Birth Behind Bars
Lawmakers and citizens of every political stripe should embrace a bill that limits the dangerous practice of shackling pregnant inmates during labor and delivery, writes law student Hilary Detmold in a Rappaport Briefing commentary.
Massachusetts is one of seven states that have come under fire from the National Women’s Law Center for outmoded shackling policies, Detmold points out in her commentary, "Safe pregnancies for incarcerated women: Why both parties should support anti-shackling legislation."
Massachusetts House Bill 2234, "An Act relative to safe pregnancies and related health care for female inmates," addresses the shackling issue, and Detmold argues that “civil rights organizations as well as conservative, pro-life groups can unite in supporting the protection of women and children in safe pregnancy and delivery.”
“In Idaho, the ACLU and Right to Life—the extreme left and the extreme right of the political spectrum, one might say—recently joined forces to help pass such a bill,” she writes.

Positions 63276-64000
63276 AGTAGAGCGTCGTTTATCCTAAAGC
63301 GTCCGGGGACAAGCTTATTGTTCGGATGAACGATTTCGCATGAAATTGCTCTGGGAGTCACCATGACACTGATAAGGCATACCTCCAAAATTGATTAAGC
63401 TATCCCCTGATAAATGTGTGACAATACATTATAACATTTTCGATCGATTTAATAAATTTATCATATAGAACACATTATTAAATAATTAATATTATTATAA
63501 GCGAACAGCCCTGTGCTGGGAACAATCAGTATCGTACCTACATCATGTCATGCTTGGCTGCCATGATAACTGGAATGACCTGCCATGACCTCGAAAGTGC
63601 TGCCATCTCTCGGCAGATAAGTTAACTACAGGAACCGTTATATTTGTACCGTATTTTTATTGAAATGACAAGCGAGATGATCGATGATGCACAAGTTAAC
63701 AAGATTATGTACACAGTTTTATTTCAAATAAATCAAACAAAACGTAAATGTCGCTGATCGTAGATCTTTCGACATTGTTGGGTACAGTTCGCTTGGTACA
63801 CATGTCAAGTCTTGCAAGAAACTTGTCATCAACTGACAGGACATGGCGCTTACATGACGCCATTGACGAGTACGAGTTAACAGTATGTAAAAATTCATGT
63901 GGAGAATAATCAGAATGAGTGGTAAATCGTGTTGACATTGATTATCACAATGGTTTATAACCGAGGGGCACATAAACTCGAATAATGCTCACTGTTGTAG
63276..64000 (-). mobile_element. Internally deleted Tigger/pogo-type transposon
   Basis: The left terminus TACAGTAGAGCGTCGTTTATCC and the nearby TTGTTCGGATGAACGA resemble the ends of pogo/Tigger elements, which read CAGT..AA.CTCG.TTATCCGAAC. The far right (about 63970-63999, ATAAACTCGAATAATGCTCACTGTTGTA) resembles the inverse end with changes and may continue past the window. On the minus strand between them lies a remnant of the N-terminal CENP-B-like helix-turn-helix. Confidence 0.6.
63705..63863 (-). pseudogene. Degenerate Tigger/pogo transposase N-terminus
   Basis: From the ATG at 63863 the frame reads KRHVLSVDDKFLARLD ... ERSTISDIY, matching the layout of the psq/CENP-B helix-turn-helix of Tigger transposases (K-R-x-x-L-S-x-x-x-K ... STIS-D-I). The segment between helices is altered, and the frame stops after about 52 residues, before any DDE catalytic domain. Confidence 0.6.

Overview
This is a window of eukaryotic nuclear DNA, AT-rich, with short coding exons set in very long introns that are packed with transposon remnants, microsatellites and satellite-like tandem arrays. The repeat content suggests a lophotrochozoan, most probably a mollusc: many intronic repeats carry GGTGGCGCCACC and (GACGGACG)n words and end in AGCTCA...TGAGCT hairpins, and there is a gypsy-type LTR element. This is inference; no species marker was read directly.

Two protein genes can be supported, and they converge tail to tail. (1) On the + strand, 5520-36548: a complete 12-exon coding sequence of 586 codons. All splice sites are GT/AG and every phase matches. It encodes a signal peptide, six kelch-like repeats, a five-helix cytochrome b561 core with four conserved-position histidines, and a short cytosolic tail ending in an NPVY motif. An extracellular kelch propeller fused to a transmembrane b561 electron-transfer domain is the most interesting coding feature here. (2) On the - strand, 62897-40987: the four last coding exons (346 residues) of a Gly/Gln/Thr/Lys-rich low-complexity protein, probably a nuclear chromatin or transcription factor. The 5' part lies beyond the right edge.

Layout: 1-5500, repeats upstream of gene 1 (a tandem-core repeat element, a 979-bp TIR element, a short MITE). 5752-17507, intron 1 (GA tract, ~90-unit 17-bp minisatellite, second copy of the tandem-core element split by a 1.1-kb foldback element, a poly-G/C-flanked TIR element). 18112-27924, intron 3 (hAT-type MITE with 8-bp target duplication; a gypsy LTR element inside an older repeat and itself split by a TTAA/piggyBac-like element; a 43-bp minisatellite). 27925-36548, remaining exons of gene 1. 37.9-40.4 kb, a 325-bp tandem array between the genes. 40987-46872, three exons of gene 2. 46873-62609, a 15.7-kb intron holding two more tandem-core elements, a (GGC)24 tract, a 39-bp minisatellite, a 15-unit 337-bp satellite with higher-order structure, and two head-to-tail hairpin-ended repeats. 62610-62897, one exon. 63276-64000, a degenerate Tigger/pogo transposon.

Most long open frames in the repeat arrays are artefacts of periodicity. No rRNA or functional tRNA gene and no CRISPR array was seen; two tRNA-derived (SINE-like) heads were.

While Detmold acknowledges that some see women prisoners as an unsympathetic population, yet these women are hindered by circumstances and thus yield little political power. Moreover, their plight may be considered a human rights issue.
Detmold is interested in labor and employment law, and she hopes to pursue a career in civil litigation.
The Rappaport Briefing offers a collection of student commentaries on issues confronting state and local government in Massachusetts, from utilities regulation to English-language learning.
The briefing blog, created by the Rappaport Center for Law and Public Service at Suffolk University Law School, also presents news about Rappaport Center activities.